Interview with Chris Kroon, Jammify CEO

Finding it difficult to put a band together, Chris Kroon decided to solve this problem which plagues musicians the world over. He put his technical background to use to create Jammify, a space for musicians to connect and create music together online wherever they might be. Impakter had a chat with him about how he created the online platform, where any musician with a computer and an Internet connection can jam with like-minded musicians around the world, put together sessions and demos, and build an audience.

Originally named Pro Music Creator, Jammify relaunched on June 15, with a revamped look and feel.

Where did the idea for Jammify first come from, and what prompted you to turn the idea into a business?

C.K: Making music is one of my greatest passions, but I could not always find the right band at the right place. My technical background inspired me to create an entire online social platform where musicians and music fans can get in touch with each other and create music online together. As soon as the technology became available, I didn’t doubt for a second whether to start the website!

Has combining your profession with your passion ever dimmed your love for music?

C.K: It has been growing ever since. The platform itself is very motivating, and it will definitely keep you playing.


What, to you, is the point of music? What makes it so important, and can it make the world a better place?

C.K: First of all music is a universal language, no matter the background of someone or his/her past, if you can collaborate with someone, it makes a very special connection as nothing else. This will gather more respect for other cultures and habits. Being different is a good thing on my platform, because it will ensure your new song is original and more creative. The point of music is more than only connecting—don’t forget that creating music is the brain’s best workout, and that creating music lowers stress and gives a very strange feeling of satisfaction.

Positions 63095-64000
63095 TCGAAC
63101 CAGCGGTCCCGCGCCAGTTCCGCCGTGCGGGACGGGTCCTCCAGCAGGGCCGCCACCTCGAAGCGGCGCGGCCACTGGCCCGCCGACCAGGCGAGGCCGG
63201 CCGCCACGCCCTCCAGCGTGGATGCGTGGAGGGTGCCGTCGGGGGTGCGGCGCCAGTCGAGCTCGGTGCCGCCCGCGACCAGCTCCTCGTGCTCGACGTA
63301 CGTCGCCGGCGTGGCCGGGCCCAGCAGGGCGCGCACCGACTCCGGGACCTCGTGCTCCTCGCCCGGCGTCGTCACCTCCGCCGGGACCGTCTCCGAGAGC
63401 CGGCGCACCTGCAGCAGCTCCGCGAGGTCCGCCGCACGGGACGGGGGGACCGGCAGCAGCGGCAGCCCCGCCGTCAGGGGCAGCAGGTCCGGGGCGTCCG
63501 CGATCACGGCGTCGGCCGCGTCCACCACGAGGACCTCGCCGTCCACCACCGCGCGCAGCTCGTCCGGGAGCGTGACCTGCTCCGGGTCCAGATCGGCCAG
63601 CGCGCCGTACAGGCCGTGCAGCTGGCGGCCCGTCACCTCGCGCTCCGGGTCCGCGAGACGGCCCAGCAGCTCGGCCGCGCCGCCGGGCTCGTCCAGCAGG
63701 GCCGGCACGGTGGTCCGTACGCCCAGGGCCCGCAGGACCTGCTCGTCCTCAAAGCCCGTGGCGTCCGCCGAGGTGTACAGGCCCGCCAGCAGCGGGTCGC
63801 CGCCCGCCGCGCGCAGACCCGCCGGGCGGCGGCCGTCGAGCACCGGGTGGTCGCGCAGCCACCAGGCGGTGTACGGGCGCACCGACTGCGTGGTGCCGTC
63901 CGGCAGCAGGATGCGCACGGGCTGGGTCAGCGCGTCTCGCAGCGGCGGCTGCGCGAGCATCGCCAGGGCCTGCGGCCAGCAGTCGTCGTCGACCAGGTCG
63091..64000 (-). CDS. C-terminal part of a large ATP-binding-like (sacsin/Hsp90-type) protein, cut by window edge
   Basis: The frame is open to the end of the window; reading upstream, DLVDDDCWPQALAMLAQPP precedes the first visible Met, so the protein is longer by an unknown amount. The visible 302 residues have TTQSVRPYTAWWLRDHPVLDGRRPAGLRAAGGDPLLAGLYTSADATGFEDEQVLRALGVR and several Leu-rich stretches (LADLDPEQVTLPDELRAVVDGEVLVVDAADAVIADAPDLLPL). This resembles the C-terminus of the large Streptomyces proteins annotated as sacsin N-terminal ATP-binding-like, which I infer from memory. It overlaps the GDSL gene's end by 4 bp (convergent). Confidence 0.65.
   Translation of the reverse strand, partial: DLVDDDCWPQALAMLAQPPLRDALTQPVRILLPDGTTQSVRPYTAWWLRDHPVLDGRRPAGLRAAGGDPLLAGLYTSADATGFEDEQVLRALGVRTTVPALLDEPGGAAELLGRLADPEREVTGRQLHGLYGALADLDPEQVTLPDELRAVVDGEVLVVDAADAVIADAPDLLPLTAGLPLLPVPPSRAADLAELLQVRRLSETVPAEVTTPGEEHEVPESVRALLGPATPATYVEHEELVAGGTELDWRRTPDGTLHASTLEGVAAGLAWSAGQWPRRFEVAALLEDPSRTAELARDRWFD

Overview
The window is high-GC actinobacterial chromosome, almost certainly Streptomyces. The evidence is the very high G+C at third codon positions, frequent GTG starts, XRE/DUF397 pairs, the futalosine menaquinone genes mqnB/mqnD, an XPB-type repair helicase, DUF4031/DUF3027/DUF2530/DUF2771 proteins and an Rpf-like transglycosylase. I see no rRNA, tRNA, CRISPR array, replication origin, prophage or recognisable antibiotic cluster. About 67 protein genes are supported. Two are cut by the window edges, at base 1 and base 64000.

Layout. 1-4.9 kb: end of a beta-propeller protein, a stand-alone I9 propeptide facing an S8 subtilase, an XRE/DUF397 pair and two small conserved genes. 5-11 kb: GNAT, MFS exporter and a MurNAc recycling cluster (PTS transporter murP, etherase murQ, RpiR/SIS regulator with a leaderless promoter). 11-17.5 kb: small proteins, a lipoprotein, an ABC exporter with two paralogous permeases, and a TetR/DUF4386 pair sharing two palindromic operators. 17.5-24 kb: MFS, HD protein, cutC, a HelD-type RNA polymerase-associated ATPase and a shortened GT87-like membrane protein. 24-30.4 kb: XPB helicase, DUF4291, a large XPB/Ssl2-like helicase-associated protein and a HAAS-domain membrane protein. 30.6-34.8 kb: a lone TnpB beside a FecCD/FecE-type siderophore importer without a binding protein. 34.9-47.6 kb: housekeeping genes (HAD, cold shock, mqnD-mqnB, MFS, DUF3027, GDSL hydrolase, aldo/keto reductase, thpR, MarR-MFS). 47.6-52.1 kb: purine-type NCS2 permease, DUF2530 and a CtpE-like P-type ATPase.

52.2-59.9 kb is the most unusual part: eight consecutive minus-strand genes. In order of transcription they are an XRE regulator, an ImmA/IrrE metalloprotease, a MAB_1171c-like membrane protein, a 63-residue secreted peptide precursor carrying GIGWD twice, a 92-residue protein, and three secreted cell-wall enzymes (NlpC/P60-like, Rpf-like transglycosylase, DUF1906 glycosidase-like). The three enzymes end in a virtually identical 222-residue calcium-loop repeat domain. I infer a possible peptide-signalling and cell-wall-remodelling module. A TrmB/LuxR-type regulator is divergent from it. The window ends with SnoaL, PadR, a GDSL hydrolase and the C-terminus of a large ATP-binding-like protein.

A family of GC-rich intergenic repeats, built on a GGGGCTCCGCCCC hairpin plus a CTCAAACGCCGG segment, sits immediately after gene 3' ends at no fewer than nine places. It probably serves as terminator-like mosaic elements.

In what ways do you see the arts, education, and tech coming together in the future; what can they bring to each other?

C.K: They will merge for sure! Arts, education and tech can’t be seen separately.

Bringing an enterprise like Jammify to market must be a massive job; what helped you to stay confident and focused through all the hard work?

C.K: Yes it is, the last two years were without any income or really big break thoughts, but everyone knows this is the future, the only question is whose platform will grow big!


In photo: Chris Kroon’s music enterprise ProMusic Creator is now known as Jammify. Photo Credit: Jammify

Are there other online music enterprises you think are particularly interesting?

C.K: There are some competitors, but none focus on “real” music with instruments. We focused on creating music with real instruments instead of DJing software and online producing. We believe that music should be created with instruments.

What would you really love to see people achieve with Jammify?

 C.K: It would be amazing (and the highest goal possible) to hear songs created with Jammify on the radio. It would be mind blowing if music created on my platform were heard by millions.

For a full mindmap behind this article with articles, videos, and documents see #music

Are you currently pursuing a passion project, just for fulfillment and not business? Could you maybe tell us a little about it?

C.K: In the time I have left (not that much) I created a computer inside a guitar:

It’s always interesting to find out what people in the music industry are listening to. What’s on your playlist at the moment?
C.K: I have a very strange listening habit—you can see my playlist here:




About the Author /

Eleanor studied classics and philosophy at undergrad and is now finishing a master's degree in sound art at Goldsmith's University. Chronically indecisive, her main interests are languages (she did six months of a BA in Chinese at SOAS before changing her mind, can say some upsetting things in Czech and knows how to hire a forklift truck in Italian), the arts, cinema, tech, travel and food snobbery. In her spare time she draws, makes travel plans and worries about the world these days.


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